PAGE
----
Mandela condemns US for war

28th June 2003

Former president Nelson Mandela once again condemned the US for the war on Iraq saying "anybody, especially a leader of a super state country to work outside the United Nations, must be condemned".

Addressing media in Johannesburg after meeting with the French Foreign Minister Dominique de Villepin, Mandela said there had not been any world wars since the establishment of UN because the body promoted peace throughout the world.

He said he was happy with French President Jacques Chirac's attitude towards the Iraqi war.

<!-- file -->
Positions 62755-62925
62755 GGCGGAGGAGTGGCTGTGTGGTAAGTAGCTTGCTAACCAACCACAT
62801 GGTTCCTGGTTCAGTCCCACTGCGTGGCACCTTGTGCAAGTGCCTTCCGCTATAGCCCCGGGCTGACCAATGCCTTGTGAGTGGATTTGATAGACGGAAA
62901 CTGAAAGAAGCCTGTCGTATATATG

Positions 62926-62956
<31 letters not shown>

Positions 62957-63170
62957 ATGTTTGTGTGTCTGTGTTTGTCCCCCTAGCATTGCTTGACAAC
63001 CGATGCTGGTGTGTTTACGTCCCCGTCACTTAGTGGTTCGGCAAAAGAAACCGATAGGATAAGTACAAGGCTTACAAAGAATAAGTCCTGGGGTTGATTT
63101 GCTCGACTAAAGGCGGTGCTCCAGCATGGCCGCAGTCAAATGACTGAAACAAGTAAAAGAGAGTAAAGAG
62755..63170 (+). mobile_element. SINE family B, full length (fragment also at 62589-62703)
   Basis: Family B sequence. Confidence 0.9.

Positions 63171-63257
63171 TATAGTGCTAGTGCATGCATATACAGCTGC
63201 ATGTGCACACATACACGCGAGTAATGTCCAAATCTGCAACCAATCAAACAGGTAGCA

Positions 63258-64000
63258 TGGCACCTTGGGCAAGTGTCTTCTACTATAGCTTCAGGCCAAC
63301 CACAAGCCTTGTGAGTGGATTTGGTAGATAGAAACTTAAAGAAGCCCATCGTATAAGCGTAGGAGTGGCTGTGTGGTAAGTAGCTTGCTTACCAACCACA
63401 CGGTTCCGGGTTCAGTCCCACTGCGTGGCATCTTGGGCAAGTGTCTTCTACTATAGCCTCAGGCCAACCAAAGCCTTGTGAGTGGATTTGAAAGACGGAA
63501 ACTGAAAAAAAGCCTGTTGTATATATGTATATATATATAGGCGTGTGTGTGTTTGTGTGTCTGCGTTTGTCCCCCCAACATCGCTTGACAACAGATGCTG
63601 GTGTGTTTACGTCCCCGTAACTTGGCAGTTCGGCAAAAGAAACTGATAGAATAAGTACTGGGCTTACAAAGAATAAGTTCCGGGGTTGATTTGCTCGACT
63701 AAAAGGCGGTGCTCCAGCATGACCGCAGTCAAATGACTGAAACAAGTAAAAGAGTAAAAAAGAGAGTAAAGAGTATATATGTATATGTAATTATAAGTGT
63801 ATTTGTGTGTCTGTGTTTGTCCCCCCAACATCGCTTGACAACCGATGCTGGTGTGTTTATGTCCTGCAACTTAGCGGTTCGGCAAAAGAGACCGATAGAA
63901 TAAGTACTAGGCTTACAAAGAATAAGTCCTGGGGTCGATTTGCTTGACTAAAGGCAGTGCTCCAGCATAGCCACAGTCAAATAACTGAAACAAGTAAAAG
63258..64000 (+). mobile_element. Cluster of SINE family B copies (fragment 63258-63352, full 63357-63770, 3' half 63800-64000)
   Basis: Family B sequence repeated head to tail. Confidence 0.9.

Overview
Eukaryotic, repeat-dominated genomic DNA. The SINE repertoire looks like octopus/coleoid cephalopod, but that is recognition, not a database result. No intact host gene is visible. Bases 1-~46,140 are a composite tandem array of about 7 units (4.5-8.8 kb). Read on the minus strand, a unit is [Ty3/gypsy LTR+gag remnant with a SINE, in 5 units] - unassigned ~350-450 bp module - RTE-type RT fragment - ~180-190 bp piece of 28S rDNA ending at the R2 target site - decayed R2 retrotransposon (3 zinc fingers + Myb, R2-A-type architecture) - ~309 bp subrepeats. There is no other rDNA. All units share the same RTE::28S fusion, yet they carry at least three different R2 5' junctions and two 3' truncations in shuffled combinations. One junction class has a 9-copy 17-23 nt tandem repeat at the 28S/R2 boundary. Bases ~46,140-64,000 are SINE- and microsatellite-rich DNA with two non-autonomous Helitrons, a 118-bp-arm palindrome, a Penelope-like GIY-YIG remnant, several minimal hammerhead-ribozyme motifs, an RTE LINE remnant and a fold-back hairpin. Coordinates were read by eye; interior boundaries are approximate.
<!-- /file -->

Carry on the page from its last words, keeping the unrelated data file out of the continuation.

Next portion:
"Chirac took the correct attitude not to support the war. He is in favour of peace".

When asked whether he would tell US President George W Bush about his stand on the Iraqi war when he visited South Africa next month, Mandela replied: "Do not assume that he will meet with me - I know he is coming to see President Thabo Mbeki but I am not sure if he wants to see me".

"I have said what I wanted to say about the war and I will not repeat myself," Mandela said.

De Villepin said he was pleased to have met Mandela as it was very important.

"We admire what Mandela has done for his country and the world".

He said the two discussed the economic and conflict problems in Africa.

France supported the mediation efforts by South Africa to bring peace on the continent.

"We support (the) New Partnership for Africa's Development and any projects that will help to revive the continent's economy.

"We are ready to work with Africa on any projects," he said. – Sapa.